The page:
Just a few (very expensive) pokes!

We went to a travel clinic called Passport Health to get the majority of our vaccinations in preparation for our round the world (RTW) life reset. They are a one-stop-shop for travel vaccines, versus many doctor’s offices which would likely have to order some of the vaccines people need. 

TIP: Do Your Own Research First

Prior to visiting Passport Health, I did some research on the Centers for Disease Control (CDC) web site (https://wwwnc.cdc.gov/travel/destinations/list/), as was recommended by my physician. The site is very thorough and I was able to put together a spreadsheet outlining vaccine recommendations based on the countries we anticipate visiting. Researching like this was a good idea, otherwise it could have been quite overwhelming to try and process all of the information and options in an hour-long appointment

Shown above is the spreadsheet we used to organize things – clicking it will open a PDF for easier viewing. You will notice that recommendations are often regional. For example, the Southeast Asia countries we plan to visit all have similar recommendations. Likewise with the countries we plan to visit in South America. There is no way we will be visiting all of the countries on the spreadsheet, but we wanted to include all possibilities to get a big picture of things. 

Rachel getting vaccinations

What vaccines did we get?

Both of us previously had the following vaccines as kids – MMR (measles, mumps, and rubella), Chicken Pox, Polio – so we did not need to get those. We also already received our seasonal flu shot this year. Vaccinations that we received, or will be getting, are:

  • Hepatitis A/B (Peter) – Series of three shots over 6 months.
  • Hepatitis A (Rachel) – Series of two shots 6 months apart. Rachel did not need the Hepatitis B vaccine because she already had been vaccinated due to being a health care worker. 
  • Cholera – This lasts about two years, so we’ll get this closer to our departure date.
  • Tdap (Tetanus) – Done
  • Typhoid – Done
  • Yellow Fever – Done
Always the Optimist – According to Rachel on the car ride home, “If the $hit hits the fan and society collapses, at least we know we’re good for a while!”

    $$ Vaccines Are Not Cheap…Brace Yourself!

    The office visit, Hepatitis A/B series, Cholera, Tdap, Typhoid and Yellow Fever vaccinations came to a grand total of $2,731.00 for the two of us – Yikes, and we still may not be done! There are a few vaccines that are “to be determined” once we consult with our doctors.

    • Malaria – we are definitely bringing malaria medications, but need to get this with a prescription through our doctors.
    • Rabies – tbd
    • Japanese Encephalitis – tbd

    If you thought the other vaccines were expensive, the rabies vaccine series is $1,140 per person, and the Japanese Encephalitis vaccine is $774 per person. That adds up to an additional $3,828! We’ll update this post once we meet with our doctors and make a decision on whether we get these. 

    Peter getting vaccinations
    It Started Out OK – I do not like giving blood. It makes me break out into a cold sweat and I get a bit woozy for five minutes or so. However, I’m fine with getting shots and did great getting jabbed four times today – two in each arm. Apparently, I am NOT fine with watching Rachel get shots. I had gone first and all went well. Then Rachel started getting her vaccinations and I became the photographer. Worked well until the third jab. Cold sweat – CHECK! Woozy feeling – CHECK! Sit down for five minutes before leaving – CHECK! Now we know why my extent of working in health care is limited to the public relations department!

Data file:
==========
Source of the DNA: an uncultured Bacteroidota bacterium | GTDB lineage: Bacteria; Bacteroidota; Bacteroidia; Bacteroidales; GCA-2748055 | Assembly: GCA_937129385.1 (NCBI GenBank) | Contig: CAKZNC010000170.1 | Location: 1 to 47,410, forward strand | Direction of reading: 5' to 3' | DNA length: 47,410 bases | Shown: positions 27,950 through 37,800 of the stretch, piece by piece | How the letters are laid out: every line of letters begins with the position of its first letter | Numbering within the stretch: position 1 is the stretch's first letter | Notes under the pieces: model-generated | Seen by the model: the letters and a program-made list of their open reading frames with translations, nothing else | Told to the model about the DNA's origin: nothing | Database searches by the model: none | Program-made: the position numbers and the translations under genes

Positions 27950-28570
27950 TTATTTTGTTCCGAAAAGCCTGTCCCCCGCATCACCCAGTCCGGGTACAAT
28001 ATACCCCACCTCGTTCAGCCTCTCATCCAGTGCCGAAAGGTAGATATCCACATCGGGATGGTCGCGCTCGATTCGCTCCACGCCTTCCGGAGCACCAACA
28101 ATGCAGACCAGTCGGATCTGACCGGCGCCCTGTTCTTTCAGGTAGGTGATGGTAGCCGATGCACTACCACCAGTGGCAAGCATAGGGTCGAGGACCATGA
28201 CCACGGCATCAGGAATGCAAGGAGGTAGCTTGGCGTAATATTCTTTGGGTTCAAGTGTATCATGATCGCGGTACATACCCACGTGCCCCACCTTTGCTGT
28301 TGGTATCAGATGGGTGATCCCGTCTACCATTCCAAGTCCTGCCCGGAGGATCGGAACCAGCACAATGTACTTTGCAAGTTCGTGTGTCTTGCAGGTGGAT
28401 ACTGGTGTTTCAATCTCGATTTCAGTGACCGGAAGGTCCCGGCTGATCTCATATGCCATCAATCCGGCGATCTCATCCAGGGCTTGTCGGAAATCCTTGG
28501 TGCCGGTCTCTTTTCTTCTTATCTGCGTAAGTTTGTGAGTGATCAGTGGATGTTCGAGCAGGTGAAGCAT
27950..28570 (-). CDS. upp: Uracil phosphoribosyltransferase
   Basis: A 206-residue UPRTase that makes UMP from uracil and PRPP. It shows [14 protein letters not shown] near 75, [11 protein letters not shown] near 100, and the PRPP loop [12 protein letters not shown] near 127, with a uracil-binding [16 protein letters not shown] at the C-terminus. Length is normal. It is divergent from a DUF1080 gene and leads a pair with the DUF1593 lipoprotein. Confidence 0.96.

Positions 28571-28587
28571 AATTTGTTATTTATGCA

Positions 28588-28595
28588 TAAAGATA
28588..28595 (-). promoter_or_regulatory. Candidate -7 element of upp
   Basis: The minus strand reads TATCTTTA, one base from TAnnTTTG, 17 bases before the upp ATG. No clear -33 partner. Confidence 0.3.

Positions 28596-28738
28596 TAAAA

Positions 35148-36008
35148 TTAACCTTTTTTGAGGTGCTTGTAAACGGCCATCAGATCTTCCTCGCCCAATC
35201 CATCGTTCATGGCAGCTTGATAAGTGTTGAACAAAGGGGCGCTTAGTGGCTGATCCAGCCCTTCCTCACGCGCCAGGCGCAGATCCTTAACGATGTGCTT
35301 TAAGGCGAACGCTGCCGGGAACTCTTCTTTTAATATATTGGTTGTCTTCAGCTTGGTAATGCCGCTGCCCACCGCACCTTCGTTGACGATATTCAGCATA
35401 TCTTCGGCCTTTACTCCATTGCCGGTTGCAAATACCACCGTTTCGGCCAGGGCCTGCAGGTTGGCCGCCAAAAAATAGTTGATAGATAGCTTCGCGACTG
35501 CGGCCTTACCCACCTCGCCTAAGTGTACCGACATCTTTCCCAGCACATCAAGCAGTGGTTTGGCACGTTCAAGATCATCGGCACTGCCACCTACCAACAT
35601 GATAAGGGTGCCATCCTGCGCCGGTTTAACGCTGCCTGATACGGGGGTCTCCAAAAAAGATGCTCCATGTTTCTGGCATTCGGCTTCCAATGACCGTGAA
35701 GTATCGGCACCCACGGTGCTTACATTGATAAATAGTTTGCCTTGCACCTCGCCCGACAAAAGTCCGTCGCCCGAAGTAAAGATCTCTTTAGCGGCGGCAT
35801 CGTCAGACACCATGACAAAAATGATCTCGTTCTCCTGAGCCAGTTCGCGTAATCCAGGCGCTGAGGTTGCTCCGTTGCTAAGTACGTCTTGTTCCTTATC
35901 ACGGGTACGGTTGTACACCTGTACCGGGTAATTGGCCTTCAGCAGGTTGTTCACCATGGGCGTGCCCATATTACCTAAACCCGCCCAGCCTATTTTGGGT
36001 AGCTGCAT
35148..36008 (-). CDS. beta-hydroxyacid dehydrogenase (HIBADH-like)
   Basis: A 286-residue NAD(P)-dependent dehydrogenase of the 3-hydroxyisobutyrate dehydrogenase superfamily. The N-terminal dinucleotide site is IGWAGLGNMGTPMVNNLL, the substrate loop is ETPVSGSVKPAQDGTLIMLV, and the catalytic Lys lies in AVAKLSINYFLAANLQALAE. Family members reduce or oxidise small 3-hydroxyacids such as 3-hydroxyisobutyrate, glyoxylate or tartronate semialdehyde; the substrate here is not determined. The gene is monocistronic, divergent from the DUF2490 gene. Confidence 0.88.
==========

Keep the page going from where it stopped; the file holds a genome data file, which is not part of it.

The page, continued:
Did it hurt?

    Within 30 minutes Rachel’s left shoulder (not sure which two vaccines were in that arm) started to ache. About an hour later I started to feel mine. We feel both shoulders, but our left shoulders are both VERY sore. Two days later the soreness was almost gone.

    International Certificate of Vaccination

    When vaccinated you will receive an International Certificate of Vaccination (“Yellow Card”, which documents what vaccines you have had and is kept in your passport. This is particularly important with the Yellow Fever vaccine. Some countries will not let you enter from a country that has a risk of Yellow Fever transmission.

    Do you have any thoughts to share about hitting the life reset button? Please post below or contact us directly!


    Angie · January 10, 2018 at 9:46 am


    David Gould · March 31, 2018 at 7:12 pm

    You should check how long prior to arriving that you need some of these vaccines. You could easily go to our doctor in Brisbane ( need to check) for a vaccine. We think our vaccines are expensive however nowhere near the cost you are paying. The reason I need to check is that they maybe subsidized by our Govt. Also I have previously had some vaccinations in Bangkok (even cheaper) so it would be worth the research


      Peter & Rachel · April 1, 2018 at 6:29 pm

      David – thanks so much! We’ll reach out to you via email. Also, thanks for emailing the link to the travel clinic in Thailand. It is AMAZING how much lower cost the vaccines are!

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